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USF looking to avoid Bulldogs’ quick bite

The Citadel is known for an explosive option offense, which is even more lethal now that the Bulldogs have a truncated four-game schedule. The key to stopping them is to act quickly, according to defensive coordinator Glenn Spencer. ORACLE PHOTO/BRIAN HATTAB

Having already named Jordan McCloud the starting quarterback on Thursday, USF is one step closer to taking the field. The first hurdle is against The Citadel, an FCS team that doesn’t have much to lose this season.

Typically, a season is a marathon, not a sprint. Teams take the time to carefully approach each game and plan for the long term. However, for The Citadel, that isn’t the case this year.

The Bulls are one of only four of The Citadel’s opponents this season. The Bulldogs won’t have a full schedule after the South Conference last month postponed league play.

The Citadel has a schedule chocked full of formidable opponents — Sept. 12 at USF, Sept. 19 at Clemson, Sept. 26 versus Eastern Kentucky and finally, Oct. 10 on the road against Army.

With a shortened schedule and not much at risk, coach Jeff Scott thinks The Citadel is even more of a threat than it was before and is wary of the Bulldogs’ potentially hefty bite when they take on USF on Saturday at 7 p.m. at a fanless Raymond James Stadium.

“Citadel is always a dangerous team anytime that you play them,” Scott said Tuesday. “In my opinion, probably even more dangerous now.” 

Scott anticipates the Bulldogs to put everything on the line Saturday.

“These guys got us this week and then turn around and play Clemson next week so they’re trying to wreck some dreams and have fun,” Scott said. “When you can play free and play loose, like I’m sure they will on Saturday night, [you] definitely need to be focused and be ready.”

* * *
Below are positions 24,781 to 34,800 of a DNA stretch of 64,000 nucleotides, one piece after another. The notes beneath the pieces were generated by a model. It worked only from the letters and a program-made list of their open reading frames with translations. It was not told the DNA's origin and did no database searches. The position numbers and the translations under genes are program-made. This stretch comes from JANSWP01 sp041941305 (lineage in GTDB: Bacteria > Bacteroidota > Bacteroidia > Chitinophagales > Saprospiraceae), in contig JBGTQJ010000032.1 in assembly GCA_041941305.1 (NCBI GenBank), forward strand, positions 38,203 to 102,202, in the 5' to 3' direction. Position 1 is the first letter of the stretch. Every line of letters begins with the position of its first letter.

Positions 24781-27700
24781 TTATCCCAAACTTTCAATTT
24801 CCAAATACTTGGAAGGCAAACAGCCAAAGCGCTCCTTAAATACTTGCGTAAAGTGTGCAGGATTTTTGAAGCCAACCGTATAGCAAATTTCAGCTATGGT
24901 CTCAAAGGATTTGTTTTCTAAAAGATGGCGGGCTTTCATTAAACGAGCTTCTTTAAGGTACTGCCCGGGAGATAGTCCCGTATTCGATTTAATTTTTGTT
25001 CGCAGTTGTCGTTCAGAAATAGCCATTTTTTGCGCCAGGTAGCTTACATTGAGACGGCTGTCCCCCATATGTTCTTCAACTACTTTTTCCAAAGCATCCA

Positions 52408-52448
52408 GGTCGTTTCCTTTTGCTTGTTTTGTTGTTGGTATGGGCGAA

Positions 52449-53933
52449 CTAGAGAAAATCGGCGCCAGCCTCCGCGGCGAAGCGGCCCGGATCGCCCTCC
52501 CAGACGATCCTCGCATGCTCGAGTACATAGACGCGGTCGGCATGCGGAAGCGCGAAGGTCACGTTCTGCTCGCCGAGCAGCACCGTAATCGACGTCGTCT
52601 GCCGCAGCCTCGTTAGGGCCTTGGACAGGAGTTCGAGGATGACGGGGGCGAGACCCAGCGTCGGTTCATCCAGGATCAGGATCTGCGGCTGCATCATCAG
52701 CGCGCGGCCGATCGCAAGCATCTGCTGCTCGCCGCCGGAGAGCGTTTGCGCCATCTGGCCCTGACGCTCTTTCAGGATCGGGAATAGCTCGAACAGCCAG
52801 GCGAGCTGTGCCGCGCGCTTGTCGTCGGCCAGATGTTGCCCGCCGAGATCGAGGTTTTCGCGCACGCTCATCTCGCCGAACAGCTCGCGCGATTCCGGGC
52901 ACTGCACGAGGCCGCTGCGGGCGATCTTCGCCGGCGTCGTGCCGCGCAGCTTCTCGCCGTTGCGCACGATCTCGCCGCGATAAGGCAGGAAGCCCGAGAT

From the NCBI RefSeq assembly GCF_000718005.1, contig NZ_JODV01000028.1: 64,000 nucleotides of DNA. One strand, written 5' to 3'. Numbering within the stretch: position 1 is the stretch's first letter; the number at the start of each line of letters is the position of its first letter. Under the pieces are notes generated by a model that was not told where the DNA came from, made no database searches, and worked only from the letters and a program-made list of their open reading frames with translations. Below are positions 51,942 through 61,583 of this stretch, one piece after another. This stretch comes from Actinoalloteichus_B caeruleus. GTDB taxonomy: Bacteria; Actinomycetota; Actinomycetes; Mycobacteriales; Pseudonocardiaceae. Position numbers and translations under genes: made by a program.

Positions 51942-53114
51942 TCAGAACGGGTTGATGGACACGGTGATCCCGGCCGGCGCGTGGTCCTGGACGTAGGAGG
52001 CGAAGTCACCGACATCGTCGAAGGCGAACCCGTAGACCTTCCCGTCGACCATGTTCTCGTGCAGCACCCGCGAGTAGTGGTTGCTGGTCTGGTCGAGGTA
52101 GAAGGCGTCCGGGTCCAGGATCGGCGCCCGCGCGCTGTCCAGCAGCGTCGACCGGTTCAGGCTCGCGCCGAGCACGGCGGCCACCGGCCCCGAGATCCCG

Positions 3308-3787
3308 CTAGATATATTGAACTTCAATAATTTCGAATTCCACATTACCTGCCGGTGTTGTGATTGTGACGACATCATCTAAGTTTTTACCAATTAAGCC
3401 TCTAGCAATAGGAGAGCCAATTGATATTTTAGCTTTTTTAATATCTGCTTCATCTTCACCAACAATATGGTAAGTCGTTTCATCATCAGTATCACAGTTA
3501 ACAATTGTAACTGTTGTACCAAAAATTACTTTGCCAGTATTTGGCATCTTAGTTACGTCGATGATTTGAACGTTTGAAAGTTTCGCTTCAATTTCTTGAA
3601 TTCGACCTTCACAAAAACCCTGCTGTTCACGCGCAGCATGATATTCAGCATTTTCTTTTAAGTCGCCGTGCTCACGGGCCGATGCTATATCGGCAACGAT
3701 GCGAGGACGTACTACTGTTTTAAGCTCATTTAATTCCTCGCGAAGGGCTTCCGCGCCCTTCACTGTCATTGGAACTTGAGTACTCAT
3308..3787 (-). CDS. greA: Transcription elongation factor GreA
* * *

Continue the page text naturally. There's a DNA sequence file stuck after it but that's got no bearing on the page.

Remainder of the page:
The Citadel may be an FCS team, but it has been a formidable opponent for years, especially because of its option offense.

Last season, The Citadel rushed for a total of 3,408 yards on 738 attempts, scoring 31 touchdowns.

USF has prepared to face a rush-heavy offense, but there’s an added layer of unpredictability when assessing the Bulldogs’ offense because of their truncated schedule.

“I’ve gone back and forth, you kind of wonder what their mentality is and try not to get too caught up in that,” defensive coordinator Glenn Spencer said.

“At the end of the day, you just have to stop what they do.”

The Citadel’s senior dual-threat quarterback Brandon Rainey led the Bulldogs in both rushing and passing last season. He rushed for 900 yards and carried in 17 touchdowns. By air, he went 62-for-122 for 1,114 yards and 13 touchdowns, setting a program record for most touchdowns in a season.

Spencer is aware of Rainey’s skill but is confident his defense will set the tempo.

“Obviously the experience of the quarterback, you might see the ball his hands a little bit more than in other times, but most of the time we’re gonna make that decision,” Spencer said.

Even with a full schedule, The Citadel has historically been a problem for FBS teams, especially in the opening half of games.

In 2018, The Citadel and Alabama were tied 10-10 at the half. The Crimson Tide ended up winning 50-17, but not before the Bulldogs had dealt a significant blow.

“You go back two years ago and watch their game against Alabama. I believe it was 10-10 at halftime and I was showing the guys some clips from that,” Scott said on Sept. 2. “One of the best lines was after The Citadel had scored their first touchdown, the commentator said, ‘That’s the first points that this Alabama defense has given up in 11 quarters.’ 

“That kind of gets everybody’s attention right there.”

USF’s defense in the past hasn’t fared well against option offenses. Last season against Navy, the Bulls gave up 435 rushing yards and were beaten by the Midshipmen 35-3. All but one of Navy’s touchdowns were ran in.

The Midshipmen came out of the gate strong, and by the end of the first half were up 21-3. 

Spencer expects The Citadel, with a similar offense to Navy, to come out of the gate in an explosive way.

The key to stopping the Bulldogs’ offense is to catch it before it’s too late, he said.

“This option, hopefully, you can catch it,” he said. “Gotta catch it before you can hit it, right? That’s the challenge now.”

The Bulls and Bulldogs kick off Saturday at Raymond James Stadium at 7 p.m. The game will be televised on ESPNU and broadcast on WDAE-AM 620 and iHeartRadio Bulls Unlimited.